Duchenne Muscular Dystrophy (DMD) refers to a genetic disorder that results in gradual deterioration of muscle strength, from proximal to distal, leading to a number of kinematic anomalies and gait alterations.
This condition is attributed to the absence of or defect in the protein dystrophin that causes progressive muscle weakening between the ages of 3 and 6 years and a complete loss of ambulation around 10-12 years of age.
Among the pathological gait patterns reported in case-control studies, excessive anterior pelvic tilt, loss of knee flexion in stance, increased plantar flexion in swing and lumbar hyperlordosis have all been observed in patients with this disorder.
Ropars et al. studied muscle activation and co-activation in the lower limbs of children with DMD during the gait cycle and compared these results to those of developing children of the same age.
The authors found a prolonged activity of principal muscles namely, the rectus femoris, the hamstrings and the tibialis anterior; the latter was established to be the most abnormal of all the muscles studied in children with DMD.
Hyper-activity and co-activation were determined as compensatory measures for the instability caused by muscle weakness which ultimately result in negative consequences on the muscles and increased energy cost of gait.
The beneficial effects of ankle-foot orthosis on kinematic, kinetic and spatial/temporal gait parameters of DMD patients were investigated by de Souza et al. by assigning twenty ambulatory patients between the ages of 4-12 years to one of three groups – no orthosis, nighttime orthosis and daytime orthosis.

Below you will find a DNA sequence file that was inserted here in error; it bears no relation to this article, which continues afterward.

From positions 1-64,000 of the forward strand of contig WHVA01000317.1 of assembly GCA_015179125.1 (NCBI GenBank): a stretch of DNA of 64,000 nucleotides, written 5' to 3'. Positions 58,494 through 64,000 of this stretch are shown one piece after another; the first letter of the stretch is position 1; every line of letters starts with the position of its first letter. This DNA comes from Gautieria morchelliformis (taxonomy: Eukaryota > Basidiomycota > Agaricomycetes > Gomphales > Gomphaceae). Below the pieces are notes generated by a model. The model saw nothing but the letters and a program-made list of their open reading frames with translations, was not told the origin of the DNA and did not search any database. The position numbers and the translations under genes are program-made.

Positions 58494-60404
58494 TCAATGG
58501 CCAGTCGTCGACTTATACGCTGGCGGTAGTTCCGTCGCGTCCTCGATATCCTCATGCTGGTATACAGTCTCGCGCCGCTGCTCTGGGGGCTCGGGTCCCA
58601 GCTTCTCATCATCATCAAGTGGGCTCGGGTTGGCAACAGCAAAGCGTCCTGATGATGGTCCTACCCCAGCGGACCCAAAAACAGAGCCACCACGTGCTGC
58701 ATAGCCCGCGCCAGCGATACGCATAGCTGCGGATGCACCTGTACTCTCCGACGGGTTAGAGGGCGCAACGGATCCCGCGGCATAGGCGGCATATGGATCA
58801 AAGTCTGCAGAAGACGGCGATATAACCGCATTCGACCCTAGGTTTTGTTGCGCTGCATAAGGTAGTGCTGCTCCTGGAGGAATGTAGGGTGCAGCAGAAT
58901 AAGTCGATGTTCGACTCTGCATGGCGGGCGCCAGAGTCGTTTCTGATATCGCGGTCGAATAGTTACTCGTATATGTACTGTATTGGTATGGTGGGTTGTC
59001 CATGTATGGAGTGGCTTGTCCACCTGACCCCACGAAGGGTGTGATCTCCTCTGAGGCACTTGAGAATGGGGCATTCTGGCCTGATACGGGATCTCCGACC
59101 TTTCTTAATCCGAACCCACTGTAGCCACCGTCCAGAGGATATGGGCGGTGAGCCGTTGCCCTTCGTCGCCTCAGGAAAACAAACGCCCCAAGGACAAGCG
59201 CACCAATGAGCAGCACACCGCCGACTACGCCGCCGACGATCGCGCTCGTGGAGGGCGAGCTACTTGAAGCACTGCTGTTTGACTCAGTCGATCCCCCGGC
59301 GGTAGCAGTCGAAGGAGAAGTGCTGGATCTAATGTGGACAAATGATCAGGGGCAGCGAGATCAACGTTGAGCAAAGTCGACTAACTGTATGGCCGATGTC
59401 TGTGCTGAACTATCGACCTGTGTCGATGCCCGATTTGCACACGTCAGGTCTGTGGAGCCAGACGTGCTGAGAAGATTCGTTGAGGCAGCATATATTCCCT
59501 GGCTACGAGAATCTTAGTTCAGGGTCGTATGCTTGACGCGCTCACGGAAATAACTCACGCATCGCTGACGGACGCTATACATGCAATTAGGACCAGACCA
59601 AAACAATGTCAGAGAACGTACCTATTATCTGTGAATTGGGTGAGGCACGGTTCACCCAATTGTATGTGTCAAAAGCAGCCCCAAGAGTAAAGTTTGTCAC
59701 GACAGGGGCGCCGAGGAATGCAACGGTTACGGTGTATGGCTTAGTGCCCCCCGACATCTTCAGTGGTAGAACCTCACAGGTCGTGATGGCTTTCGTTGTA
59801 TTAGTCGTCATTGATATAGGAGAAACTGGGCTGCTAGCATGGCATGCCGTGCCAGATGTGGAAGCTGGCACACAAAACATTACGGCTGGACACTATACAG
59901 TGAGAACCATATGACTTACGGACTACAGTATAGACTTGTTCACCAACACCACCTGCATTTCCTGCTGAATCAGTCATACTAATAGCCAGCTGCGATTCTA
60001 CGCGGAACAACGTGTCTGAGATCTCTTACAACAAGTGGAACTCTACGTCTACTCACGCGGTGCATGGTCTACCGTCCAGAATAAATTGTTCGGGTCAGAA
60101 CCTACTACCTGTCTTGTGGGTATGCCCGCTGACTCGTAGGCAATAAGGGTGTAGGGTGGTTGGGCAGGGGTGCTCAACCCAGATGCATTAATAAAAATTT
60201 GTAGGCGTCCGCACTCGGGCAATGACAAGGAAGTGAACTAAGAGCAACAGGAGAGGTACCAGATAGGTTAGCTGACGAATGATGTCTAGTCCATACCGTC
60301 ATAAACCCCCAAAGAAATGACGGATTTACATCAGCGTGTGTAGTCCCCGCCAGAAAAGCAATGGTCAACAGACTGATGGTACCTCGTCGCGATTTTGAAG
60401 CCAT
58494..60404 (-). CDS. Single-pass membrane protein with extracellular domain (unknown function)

The findings of the study revealed that daytime use of ankle-foot orthosis had a positive effect on ankle kinematic and kinetic parameters in DMD patients, which were not maintained when patients removed the device for walking.
Early and continuous nighttime ankle-foot orthosis use was seen to minimise spatiotemporal and kinematic compensations caused by DMD.
This led the authors to suggest that daytime and nighttime ankle-foot orthosis use should be prescribed early on and maintained during the course of the disease for better results.
MASS4D® custom foot orthotics may contribute to the rehabilitation efforts of a population of DMD patients; these orthotics would work in conjunction with other orthoses to control compensatory abnormal movements of the feet while helping the patient remain ambulatory for as long as possible.
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Repetitive plantarflexion can lead to pain and mechanical limitation in the posterior ankle joint which is known as posterior ankle impingement syndrome. This pathology commonly occurs in ballet dancers and football players.